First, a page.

Sure enough, the E/I is similar between the general population and idol groups. J/P is also fairly similar, though they are swapped (idols are more perceiving than judging). And the large discrepancies come from the previously discussed preference pairs. Unlike the general population, idols are more intuitive and feeling. Though 400 isn’t the largest sample size, these results do suggest that people who have personality types containing N and F are more likely to be idols than those with S and T.

We could stop here, but I wanted to answer two more questions about MBTI: we see what types of people become idols, but how does MBTI affect the people who are already idols? I also collected each idol’s position in their group to see if MBTI impacts what position they occupy within the group. These positions were taken from kprofile.com, which don’t source their positions so take them with a grain of salt. The other large issue is that members often occupy numerous positions. I was hoping to separate dancers from vocalists, but members often occupy a mix of roles.

There’s a lot of potential positions (just for the role of vocalist, there are the following descriptions: main vocalist, lead vocalist, vocalist, and sub-vocalist). I chose to use a heat map to help you identify areas where there is a large concentration of a personality type in a single position.

Heat map depicting how many idols of each MBTI type occupy each position in their Kpop groups. Darker boxes indicate more idols. Positions pulled from kprofiles.com.

So what immediately sticks out is the vocalist row: this row is the most populated. This is because Kpop groups are of course, singing/performing groups. Even if they are the designated rappers or dancers in their groups, companies will usually still label them with vocalist at the very least. So those numbers are a little inflated. In particular, ENFP and INFP have the most vocalists; but remember that these are also the most common personality types among idols. In the next figure, I plot the distribution of vocalists based on MBTI.

You can see that the relative heights are fairly similar, despite one graph accounting for all idols and one accounting for just vocalists. Most of the positions fall into this trap, so the heat map isn’t nearly as informative as I had hoped. Let’s break it down further by looking at %. There’s two ways of looking at this: % by position (what % of leaders are ENFJ?) and % by MBTI (what % of ENFJ are leaders?). I show both below.

These plots aren’t the easiest to read, so I’ll cover the most notable highlights here. The top map is % by MBTI (you should read this vertically) and the bottom map is % by position (you should read this horizontally). In the top plot, the vocalist row is the darkest since the most common position is vocalist. ISTJs have the highest concentration of vocalists (28% of ISTJs are vocalists). 21% of ISTPs are lead vocalists (more ISTPs are lead vocalists than vocalists). There are a few other peaks or hot spots — you can see the values by going to the spreadsheet. Interestingly enough, there is some variance in the % by MBTI, but it’s hard to conclude anything too definitive.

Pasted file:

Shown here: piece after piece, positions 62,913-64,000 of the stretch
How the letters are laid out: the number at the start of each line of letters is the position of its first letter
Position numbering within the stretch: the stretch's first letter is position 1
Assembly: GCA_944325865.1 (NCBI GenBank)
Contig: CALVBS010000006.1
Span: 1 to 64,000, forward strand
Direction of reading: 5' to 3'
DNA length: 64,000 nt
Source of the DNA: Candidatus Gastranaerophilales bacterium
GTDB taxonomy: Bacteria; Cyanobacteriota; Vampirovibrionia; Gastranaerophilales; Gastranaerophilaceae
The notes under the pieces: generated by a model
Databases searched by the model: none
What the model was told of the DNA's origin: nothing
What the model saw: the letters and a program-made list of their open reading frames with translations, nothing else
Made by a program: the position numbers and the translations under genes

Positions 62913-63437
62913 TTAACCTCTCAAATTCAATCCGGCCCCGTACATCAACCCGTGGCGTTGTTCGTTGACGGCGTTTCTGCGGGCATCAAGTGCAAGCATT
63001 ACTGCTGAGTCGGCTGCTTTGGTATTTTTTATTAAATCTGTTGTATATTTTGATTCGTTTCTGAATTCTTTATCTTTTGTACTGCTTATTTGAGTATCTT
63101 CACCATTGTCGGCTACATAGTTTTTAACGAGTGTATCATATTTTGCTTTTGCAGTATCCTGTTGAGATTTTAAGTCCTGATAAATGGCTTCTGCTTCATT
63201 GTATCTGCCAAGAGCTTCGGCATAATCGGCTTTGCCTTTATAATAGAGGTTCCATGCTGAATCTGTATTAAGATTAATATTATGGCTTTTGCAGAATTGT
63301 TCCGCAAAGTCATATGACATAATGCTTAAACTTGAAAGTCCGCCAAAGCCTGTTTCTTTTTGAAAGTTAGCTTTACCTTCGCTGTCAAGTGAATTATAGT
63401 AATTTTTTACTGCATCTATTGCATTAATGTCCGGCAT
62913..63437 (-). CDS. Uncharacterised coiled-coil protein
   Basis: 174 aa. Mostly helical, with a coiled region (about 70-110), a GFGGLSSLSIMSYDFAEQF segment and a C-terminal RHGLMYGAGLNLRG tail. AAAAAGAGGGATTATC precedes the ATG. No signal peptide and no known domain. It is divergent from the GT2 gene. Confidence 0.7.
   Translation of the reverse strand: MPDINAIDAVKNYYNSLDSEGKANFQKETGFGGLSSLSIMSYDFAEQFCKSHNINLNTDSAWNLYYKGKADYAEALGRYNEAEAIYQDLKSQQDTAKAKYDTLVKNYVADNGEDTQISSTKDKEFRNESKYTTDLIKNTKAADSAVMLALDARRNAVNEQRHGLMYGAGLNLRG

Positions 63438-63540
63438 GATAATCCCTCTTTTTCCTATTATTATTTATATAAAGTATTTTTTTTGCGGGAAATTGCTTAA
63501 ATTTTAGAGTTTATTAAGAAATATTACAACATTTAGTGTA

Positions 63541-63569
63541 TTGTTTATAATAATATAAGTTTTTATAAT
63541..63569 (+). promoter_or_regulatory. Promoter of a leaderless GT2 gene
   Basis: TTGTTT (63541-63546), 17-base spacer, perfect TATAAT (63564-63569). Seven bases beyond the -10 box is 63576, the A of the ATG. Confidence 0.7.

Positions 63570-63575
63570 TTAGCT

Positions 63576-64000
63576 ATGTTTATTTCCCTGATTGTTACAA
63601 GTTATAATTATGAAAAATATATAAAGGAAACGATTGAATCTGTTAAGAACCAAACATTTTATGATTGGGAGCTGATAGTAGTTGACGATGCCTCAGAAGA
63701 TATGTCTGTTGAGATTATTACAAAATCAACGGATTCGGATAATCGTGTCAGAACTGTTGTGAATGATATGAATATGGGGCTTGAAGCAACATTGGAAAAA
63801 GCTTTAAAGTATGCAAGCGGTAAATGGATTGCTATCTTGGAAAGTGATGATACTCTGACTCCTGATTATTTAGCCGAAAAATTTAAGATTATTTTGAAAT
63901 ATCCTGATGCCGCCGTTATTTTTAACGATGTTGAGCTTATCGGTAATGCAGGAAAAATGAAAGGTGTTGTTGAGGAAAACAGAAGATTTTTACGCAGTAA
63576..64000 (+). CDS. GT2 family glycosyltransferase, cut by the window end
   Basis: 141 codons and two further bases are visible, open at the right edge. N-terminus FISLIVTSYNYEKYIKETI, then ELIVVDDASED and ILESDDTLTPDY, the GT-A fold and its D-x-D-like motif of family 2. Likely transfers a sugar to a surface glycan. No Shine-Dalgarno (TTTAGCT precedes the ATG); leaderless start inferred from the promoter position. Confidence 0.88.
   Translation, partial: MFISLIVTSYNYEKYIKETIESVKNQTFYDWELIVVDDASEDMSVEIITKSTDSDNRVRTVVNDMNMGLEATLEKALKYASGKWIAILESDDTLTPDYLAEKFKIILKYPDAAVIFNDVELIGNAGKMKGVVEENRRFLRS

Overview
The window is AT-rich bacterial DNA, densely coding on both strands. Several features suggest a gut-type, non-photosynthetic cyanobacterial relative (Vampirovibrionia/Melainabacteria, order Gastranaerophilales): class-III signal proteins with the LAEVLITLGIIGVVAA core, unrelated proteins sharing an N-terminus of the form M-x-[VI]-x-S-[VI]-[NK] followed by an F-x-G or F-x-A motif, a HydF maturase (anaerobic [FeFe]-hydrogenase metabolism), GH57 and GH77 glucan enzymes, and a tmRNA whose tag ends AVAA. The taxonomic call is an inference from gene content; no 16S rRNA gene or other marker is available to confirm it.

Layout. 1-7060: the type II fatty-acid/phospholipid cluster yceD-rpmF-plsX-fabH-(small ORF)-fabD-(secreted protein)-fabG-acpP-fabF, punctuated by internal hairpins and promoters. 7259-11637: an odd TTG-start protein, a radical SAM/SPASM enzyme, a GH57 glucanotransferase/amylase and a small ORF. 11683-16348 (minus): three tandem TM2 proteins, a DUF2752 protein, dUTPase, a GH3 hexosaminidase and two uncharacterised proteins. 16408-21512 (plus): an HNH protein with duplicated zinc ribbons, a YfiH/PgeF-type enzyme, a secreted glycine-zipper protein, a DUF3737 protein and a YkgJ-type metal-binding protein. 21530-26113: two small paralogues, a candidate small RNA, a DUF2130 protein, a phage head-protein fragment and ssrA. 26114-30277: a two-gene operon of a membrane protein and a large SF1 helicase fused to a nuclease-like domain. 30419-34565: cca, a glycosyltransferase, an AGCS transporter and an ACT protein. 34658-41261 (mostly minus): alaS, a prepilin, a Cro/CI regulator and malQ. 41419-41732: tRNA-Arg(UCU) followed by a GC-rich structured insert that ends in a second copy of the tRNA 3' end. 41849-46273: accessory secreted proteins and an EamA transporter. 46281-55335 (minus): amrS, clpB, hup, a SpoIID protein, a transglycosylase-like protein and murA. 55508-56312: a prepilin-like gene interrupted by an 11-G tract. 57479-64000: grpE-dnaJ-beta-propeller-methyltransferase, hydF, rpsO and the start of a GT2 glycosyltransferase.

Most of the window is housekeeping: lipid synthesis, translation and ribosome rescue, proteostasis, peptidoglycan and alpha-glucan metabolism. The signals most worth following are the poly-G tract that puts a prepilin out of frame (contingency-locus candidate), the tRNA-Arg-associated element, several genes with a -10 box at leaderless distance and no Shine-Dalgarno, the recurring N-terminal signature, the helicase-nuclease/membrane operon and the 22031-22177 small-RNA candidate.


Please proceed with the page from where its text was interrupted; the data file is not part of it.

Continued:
In the bottom plot, we see that the darkest columns are ENFP and INFP, which are the most common MBTIs. Other notable hot spots: 19% of lead rappers are ENFJs (higher than ENFP or INFP). 33% of sub-rappers are INFP. 25% of main rappers are ENFPs. There are a few other hot spots, but the difficulty in analyzing or concluding things based on specific roles is that none of these percentages account for a majority. However, the % by role plot is fairly similar across all roles, so there likely isn’t any notable relationship. There might be a few exceptions, but it seems like MBTI doesn’t strongly influence specific positions.

We try to simplify this analysis by consolidating many of the positions to rappers, dancers, and vocalists (i.e. grouping all of the main, lead, and sub into one group). And then we choose to break it down by preference (E, I, S, etc.).

Sure enough, the relative heights of these bar charts are all similar regardless of position. This indicates that the distribution of MBTI preference over each position is not changing even when isolating using position. The frequency of positions goes vocalists > dancers > rappers. But there is no clear impact of MBTI on what position a Kpop idol occupies in a group.

Next, I was wondering, is there anything MBTI-related that separates top groups from other Kpop groups? To determine this, I group a few of the top Kpop groups (BTS, Twice, Exo, GFRIEND, ITZY, SEVENTEEN) and compare them to some less successful groups (Weki Meki, Nature, Golden Child, UP10TION).

In these bar charts, I compare the % of members who have each MBTI preference between different groups. And if you’re looking at this graph and thinking that you can’t find anything worth pointing out, you’re right. When comparing all these groups, there wasn’t really any significant difference between the top groups and the less successful ones in terms of the members’ MBTIs. Yeah, Twice has seven perceiving members which might say indicate that having perceiving members is the reason for success. But neither ITZY nor GFRIEND have a majority perceiving members, so that isn’t a likely hypothesis. Significant differences among top groups aren’t repeated in the other top groups, and there is plenty of overlap between the less successful groups and the more successful ones. This may change if we were to look at every single group, but I predict that a deeper dive won’t yield any contrary evidence.

Does MBTI really affect Kpop idols? No. Any type of personality is fit for an idol. Sure, there are some more intuition and feeling preferences among idols, but that is likely true for any role that involves performing and being in the spotlight. MBTI is ultimately a pseudoscience that is very inconsistent. But we want to know our favorite idol’s MBTI because we’re curious, not because we are taking this as fact.

Also, please don’t @ me with a member’s position or MBTI being wrong: it’s honestly really fluid and as LOONA’s Hyunjin likes to say:

Infographic

Originally published at http://paukshop.wordpress.com on July 24, 2020.

Avid reader, lazy writer. I write about Kpop too: paukshop.wordpress.com